One of the first things I nailed down as a young cribbage enthusiast was counting hands. Something about it appealed strongly to the pattern-seeker in me. I went to bed many nights dreaming of cribbage hands and how to count them, until I had accounted for all the possible scores and developed shortcuts for the common ones. This somehow helped me sleep.

Counting quickly is good for more than just speeding up the game or helping you sleep. It enables you to make better on-the-fly decisions, which is especially important in a timed format, like online. In a live setting, it also makes you a lot better at spotting an opponent’s miscounted hand.

There’s one basic skill that you’ll use a lot more than others, so let’s start there.

There are six ways you can make 15 with two cards: 5T, 5J, 5Q, 5K, 69, and 78. These are only three unique combos for the purpose of counting; all but two of them are just a 5 and a 10-value card.

The two-card 15s are novice cribbage knowledge. What will get your counting to the next level is internalizing all the three-card combos.

It can help to think of the three-card 15s as subsets of the two-card 15s. It’s a pretty straightforward application of the associative property from grade school (the one that lets you group and ungroup numbers), and it gets simpler once you think of it that way.

All of the possible three-card 15s are laid out in the table, shown as subsets of the two-card 15s. The number 10 stands for any 10-value card.

5 | 10 |
---|---|

A + 4 | 10 |

2 + 3 | |

5 | A + 9 |

2 + 8 | |

3 + 7 | |

4 + 6 |

6 | 9 |
---|---|

A + 5 | 9 |

2 + 4 | |

3 + 3 | |

6 | A + 8 |

2 + 7 | |

3 + 6 | |

4 + 5 |

7 | 8 |
---|---|

A + 6 | 8 |

2 + 5 | |

3 + 4 | |

7 | A + 7 |

2 + 6 | |

3 + 5 | |

4 + 4 |

The reason I’ve laid it out like this is pertinent: every value within a column is always equal to the number above it. All I’ve done in each case is freeze one number and decompose the other into the handful of pairings that add up to it. And that’s the way I recommend thinking about three-card 15s.

If you have a 5 in your hand, think: what are all the ways I can make 10? Do I have any?

If you have a 6 in your hand, think: what are all the ways I can make 9? Do I have any?

And so on. It’s not the easiest thing at first, but if you add this to your repertoire, it should gradually become automatic when you see these groupings of cards.

The reason this is a foundational skill is because (a) you have to count 15s all the time in this game, and (b) you have to count 15s separately to use a lot of the shortcuts.

It’s true that you can also make 15 with combinations of four cards. Once you’ve internalized the logic of the three-card 15s, the four-card 15s should become that much easier. If you can quickly recognize that A + 2 + 3 = 3 + 3 = 6, it’s clear why A239 makes a 15.

Fortunately, four-card 15s are significantly rarer than three-card 15s, and five-card 15s are rarer still. When you have them, it’ll slow you down, and there’s no real shortcut for that. However, if you apply the same grouping logic as you do for three-card 15s, it will help speed you along.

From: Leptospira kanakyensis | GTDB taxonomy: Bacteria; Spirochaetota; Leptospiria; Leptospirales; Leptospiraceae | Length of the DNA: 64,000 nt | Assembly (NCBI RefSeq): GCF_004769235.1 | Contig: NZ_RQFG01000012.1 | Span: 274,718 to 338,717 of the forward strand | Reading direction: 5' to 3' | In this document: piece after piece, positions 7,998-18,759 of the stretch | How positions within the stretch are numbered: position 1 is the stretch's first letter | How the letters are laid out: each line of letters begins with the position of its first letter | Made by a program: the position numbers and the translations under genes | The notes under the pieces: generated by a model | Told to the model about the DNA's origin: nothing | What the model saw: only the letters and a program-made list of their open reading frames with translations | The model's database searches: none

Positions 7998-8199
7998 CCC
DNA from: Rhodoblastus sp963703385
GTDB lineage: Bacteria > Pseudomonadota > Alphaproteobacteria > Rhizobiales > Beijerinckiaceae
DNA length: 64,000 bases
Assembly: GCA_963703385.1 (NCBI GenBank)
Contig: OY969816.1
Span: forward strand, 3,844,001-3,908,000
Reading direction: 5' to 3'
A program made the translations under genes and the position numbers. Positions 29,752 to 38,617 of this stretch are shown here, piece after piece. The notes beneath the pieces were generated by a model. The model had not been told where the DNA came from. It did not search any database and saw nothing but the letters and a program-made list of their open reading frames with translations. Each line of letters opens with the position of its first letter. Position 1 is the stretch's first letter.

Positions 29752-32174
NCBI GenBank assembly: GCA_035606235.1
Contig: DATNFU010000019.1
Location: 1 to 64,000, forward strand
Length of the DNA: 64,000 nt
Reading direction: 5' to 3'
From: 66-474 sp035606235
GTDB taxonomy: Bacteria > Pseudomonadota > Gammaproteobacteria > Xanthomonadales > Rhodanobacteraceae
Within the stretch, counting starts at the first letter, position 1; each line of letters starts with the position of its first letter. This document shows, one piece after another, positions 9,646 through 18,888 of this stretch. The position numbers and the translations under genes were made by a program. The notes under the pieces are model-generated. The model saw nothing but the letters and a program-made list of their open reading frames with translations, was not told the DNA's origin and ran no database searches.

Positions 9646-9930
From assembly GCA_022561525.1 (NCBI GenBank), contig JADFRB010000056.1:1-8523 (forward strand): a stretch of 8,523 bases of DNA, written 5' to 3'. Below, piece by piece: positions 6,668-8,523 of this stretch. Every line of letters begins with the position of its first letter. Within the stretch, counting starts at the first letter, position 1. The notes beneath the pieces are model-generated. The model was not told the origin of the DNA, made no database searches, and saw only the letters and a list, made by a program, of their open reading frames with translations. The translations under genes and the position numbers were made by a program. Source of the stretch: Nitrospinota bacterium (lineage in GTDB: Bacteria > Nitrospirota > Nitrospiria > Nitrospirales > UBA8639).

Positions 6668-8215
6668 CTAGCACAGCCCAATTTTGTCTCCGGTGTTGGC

Counting hands that contain a complex run—i.e., a run with a pair or more in it—can be time-consuming. If this eats up your cribbage-playing time, I’ll try to fix that for you today.

There are only four unique complex run counts in the whole game. Once you’ve learned to identify them, you’ll never have to manually count them again.

These shortcuts work regardless of the values of the cards, but they only count the runs and the pairs. You’ll have to count 15s, flushes, and nobs independently.

__Any three-card run that contains a pair__ is always worth 8 points

Example: 6♠6♥7♠8♥, cut K♥ (AABC structure)

6♠7♠8♥ is a run for 3 points.

6♥7♠8♥ is a run for 3 points.

6♠6♥ is a pair for 2 points.

7♠8♥ is 15 for 2 points.

Runs and pairs total 3 + 3 + 2 = 8. The 15 is worth 2 more. Total is 8 + 2 = 10.

__Any four-card run that contains a pair__ is always worth 10 points.

Example: T♣J♣Q♠K♦, cut Q♣ (ABCCD structure)

T♣J♣Q♠K♦ is a run for 4 points.

T♣J♣Q♣K♦ is a run for 4 points.

Q♠Q♣ is a pair for 2 points.

J♣ is nobs for 1 point.

Runs and pairs total 4 + 4 + 2 = 10. Nobs is worth 1 more. Total is 10 + 1 = 11.

__Any run that contains trips__ is always worth 15 points.

Example: A♣2♦2♥3♥, cut 2♠ (ABBBC structure)

A♣2♦3♥ is a run for 3 points.

A♣2♥3♥ is a run for 3 points.

A♣2♠3♥ is a run for 3 points.

2♦2♥2♠ is trips for 6 points.

Runs and pairs total 3 + 3 + 3 + 6 = 15. There is nothing else to score.

__Any run that contains two pair__ is always worth 16 points.

Example: 9♠9♥T♥J♠, cut J♣ (AABCC structure)

9♠T♥J♠ is a run for 3 points.

9♠T♥J♣ is a run for 3 points.

9♥T♥J♠ is a run for 3 points.

9♥T♥J♣ is a run for 3 points.

9♠9♥ is a pair for 2 points.

J♠J♣ is a pair for 2 points.

Runs and pairs total 3 + 3 + 3 + 3 + 2 + 2 = 16. There is nothing else to score.

Not only will remembering these patterns speed up your scoring, but you can use them to estimate your potential gain if you hold part of the pattern. For example, 99TT gives you 8 outs to a 16-point run.

Can you think of other ways to use these shortcuts?

*Author - Jim Donahue*

Quick Counting in Cribbage - Part 1 (this)

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